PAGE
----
An iron rule exists in genetic social evolution. It is that selfish individuals beat altruistic individuals, while groups of altruists beat groups of selfish individuals. The victory can never be complete; the balance of selection pressure cannot move to either extreme.
In Chapter 3, we presented the conceptual problem of choosing in constituted groups. This problem often is called “social choice theory,” and it uses individual preference orderings as data to arrive at an aggregate ordering over alternatives or states of the world. Social choice theory is an analytic approach to the tension highlighted by E. O. Wilson in the quote above: Individuals want things, but groups do things. A selfish individual will die without a group, but effective groups have to solve the problem of satisfying the needs of selfish individuals. The trick is to choose rules that enable the group to perform as if it were composed of individuals who want to cooperate, when in fact at least some group members might cheat on the agreement if they could.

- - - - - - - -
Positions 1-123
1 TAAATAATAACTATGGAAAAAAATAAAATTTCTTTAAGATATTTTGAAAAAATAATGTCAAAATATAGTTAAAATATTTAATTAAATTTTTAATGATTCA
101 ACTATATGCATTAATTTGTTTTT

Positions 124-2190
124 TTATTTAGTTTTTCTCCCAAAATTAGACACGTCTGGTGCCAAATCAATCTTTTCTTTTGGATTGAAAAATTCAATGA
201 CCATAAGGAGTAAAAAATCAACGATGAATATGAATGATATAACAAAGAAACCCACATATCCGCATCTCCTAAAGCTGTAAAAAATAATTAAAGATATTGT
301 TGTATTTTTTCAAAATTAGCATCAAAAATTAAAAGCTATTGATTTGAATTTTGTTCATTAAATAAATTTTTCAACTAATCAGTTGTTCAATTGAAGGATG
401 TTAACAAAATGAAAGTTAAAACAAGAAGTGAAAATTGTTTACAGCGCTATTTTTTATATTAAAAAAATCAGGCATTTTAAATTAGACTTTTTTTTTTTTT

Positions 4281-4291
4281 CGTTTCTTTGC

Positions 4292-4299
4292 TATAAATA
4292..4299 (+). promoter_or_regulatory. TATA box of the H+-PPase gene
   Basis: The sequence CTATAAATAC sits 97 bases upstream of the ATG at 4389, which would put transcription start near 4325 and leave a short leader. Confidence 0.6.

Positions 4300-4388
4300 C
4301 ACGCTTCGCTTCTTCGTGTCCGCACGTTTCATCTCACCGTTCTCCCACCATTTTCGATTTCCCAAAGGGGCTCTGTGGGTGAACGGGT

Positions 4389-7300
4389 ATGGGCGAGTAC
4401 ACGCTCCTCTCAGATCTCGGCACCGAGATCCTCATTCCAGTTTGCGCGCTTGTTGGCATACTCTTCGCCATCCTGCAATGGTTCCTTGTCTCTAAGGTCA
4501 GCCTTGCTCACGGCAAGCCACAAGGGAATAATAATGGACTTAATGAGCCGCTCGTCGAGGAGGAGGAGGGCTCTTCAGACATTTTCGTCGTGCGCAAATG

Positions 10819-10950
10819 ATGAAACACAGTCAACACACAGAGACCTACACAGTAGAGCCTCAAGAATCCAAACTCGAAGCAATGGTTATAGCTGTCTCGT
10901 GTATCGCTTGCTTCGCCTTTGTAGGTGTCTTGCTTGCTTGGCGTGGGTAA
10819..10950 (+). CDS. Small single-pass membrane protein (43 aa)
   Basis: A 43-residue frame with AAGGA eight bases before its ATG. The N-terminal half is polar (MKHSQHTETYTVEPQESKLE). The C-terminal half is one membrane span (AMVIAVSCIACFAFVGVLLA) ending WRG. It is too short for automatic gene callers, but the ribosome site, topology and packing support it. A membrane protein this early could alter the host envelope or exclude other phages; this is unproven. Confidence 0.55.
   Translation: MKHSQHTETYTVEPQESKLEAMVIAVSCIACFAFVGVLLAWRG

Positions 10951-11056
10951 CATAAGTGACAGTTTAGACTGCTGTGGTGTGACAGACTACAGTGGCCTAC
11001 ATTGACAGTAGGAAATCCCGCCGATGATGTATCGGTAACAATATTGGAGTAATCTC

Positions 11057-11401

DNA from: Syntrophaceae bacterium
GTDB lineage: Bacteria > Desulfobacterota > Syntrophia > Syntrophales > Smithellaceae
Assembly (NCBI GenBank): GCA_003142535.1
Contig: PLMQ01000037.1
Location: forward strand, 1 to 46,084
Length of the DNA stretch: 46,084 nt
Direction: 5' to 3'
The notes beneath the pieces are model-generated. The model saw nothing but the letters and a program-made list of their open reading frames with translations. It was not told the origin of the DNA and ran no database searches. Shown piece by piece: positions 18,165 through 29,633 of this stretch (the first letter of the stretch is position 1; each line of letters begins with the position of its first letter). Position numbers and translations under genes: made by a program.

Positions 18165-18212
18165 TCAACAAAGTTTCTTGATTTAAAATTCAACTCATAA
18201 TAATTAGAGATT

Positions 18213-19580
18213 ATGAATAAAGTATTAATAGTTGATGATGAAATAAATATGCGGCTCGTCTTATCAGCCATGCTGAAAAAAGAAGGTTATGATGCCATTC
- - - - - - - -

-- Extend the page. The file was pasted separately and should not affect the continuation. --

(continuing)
Wilson developed his logic as evolutionary theory, primarily in non-human species (his special interest, in fact, was insects). Animal and even plant species that “cooperate” do so by being rewarded in terms of differential fitness, meaning survival and reproduction. Such species do not choose their rules; the rules choose them! Good rules are those that increase fitness and groups or species that have good rules survive. Humans, by contrast, do choose rules. But humans evolved in settings where the need to cooperate and yet still achieve essentially selfish goals was important. There are arguments about whether humans have an ethical or moral sense because of evolution, expressed through emotions, or whether humans developed a moral sense through reason. Either way, choosing in groups is the key social problem faced by communities of humans, in the Stone Age and today.
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